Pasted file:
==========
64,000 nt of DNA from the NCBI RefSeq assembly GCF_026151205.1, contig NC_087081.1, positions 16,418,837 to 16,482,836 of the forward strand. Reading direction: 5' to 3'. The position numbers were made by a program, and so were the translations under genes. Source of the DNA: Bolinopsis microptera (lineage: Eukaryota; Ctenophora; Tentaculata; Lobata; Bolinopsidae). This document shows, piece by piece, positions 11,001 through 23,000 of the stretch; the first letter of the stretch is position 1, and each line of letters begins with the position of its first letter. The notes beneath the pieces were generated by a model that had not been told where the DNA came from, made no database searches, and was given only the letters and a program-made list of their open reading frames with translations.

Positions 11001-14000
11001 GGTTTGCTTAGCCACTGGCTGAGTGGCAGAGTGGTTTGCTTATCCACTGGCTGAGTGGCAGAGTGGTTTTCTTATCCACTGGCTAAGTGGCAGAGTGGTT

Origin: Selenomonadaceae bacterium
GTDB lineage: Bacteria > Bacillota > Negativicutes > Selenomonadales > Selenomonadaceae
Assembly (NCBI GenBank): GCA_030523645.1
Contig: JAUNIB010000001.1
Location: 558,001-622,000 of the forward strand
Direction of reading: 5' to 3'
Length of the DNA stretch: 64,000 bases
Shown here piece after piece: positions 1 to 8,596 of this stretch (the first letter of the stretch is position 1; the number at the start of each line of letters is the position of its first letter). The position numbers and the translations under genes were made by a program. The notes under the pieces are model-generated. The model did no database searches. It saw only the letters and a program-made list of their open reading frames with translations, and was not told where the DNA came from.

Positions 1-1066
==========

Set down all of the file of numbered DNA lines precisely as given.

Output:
64,000 nt of DNA from the NCBI RefSeq assembly GCF_026151205.1, contig NC_087081.1, positions 16,418,837 to 16,482,836 of the forward strand. Reading direction: 5' to 3'. The position numbers were made by a program, and so were the translations under genes. Source of the DNA: Bolinopsis microptera (lineage: Eukaryota; Ctenophora; Tentaculata; Lobata; Bolinopsidae). This document shows, piece by piece, positions 11,001 through 23,000 of the stretch; the first letter of the stretch is position 1, and each line of letters begins with the position of its first letter. The notes beneath the pieces were generated by a model that had not been told where the DNA came from, made no database searches, and was given only the letters and a program-made list of their open reading frames with translations.

Positions 11001-14000
11001 GGTTTGCTTAGCCACTGGCTGAGTGGCAGAGTGGTTTGCTTATCCACTGGCTGAGTGGCAGAGTGGTTTTCTTATCCACTGGCTAAGTGGCAGAGTGGTT

Origin: Selenomonadaceae bacterium
GTDB lineage: Bacteria > Bacillota > Negativicutes > Selenomonadales > Selenomonadaceae
Assembly (NCBI GenBank): GCA_030523645.1
Contig: JAUNIB010000001.1
Location: 558,001-622,000 of the forward strand
Direction of reading: 5' to 3'
Length of the DNA stretch: 64,000 bases
Shown here piece after piece: positions 1 to 8,596 of this stretch (the first letter of the stretch is position 1; the number at the start of each line of letters is the position of its first letter). The position numbers and the translations under genes were made by a program. The notes under the pieces are model-generated. The model did no database searches. It saw only the letters and a program-made list of their open reading frames with translations, and was not told where the DNA came from.

Positions 1-1066